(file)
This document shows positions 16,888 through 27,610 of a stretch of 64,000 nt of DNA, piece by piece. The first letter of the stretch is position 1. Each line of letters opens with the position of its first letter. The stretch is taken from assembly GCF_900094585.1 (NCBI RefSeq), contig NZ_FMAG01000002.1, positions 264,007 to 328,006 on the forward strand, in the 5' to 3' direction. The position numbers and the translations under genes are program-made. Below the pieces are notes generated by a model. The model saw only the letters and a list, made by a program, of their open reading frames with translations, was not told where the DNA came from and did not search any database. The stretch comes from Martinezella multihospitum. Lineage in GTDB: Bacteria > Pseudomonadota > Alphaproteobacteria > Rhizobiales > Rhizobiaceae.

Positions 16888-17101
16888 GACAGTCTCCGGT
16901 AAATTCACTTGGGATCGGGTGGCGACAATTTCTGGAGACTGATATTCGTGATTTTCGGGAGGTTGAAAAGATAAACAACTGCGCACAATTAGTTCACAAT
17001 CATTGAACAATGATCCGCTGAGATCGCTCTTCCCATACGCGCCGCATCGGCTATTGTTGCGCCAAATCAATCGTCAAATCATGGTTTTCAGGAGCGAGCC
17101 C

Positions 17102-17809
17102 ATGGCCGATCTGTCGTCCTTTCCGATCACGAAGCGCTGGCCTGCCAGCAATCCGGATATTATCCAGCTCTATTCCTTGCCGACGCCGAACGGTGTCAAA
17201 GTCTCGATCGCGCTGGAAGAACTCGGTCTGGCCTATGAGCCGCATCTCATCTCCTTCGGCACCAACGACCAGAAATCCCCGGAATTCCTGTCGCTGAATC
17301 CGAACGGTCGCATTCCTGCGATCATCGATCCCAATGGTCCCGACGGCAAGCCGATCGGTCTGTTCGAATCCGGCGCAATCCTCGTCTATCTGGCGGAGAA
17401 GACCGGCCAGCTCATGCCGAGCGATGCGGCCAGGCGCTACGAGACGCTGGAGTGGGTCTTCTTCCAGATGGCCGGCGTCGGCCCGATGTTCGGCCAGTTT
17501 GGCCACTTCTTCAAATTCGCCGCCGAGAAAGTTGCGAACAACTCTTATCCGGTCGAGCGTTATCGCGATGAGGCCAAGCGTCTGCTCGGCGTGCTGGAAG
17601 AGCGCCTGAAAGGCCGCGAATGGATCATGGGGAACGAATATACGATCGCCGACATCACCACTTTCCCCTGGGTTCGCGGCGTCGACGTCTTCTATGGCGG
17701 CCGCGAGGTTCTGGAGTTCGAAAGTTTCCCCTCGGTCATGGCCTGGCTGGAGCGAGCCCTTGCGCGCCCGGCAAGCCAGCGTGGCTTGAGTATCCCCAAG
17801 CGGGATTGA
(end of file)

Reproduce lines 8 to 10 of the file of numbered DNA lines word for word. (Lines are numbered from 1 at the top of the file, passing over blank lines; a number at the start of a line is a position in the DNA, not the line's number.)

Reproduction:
17102 ATGGCCGATCTGTCGTCCTTTCCGATCACGAAGCGCTGGCCTGCCAGCAATCCGGATATTATCCAGCTCTATTCCTTGCCGACGCCGAACGGTGTCAAA
17201 GTCTCGATCGCGCTGGAAGAACTCGGTCTGGCCTATGAGCCGCATCTCATCTCCTTCGGCACCAACGACCAGAAATCCCCGGAATTCCTGTCGCTGAATC
17301 CGAACGGTCGCATTCCTGCGATCATCGATCCCAATGGTCCCGACGGCAAGCCGATCGGTCTGTTCGAATCCGGCGCAATCCTCGTCTATCTGGCGGAGAA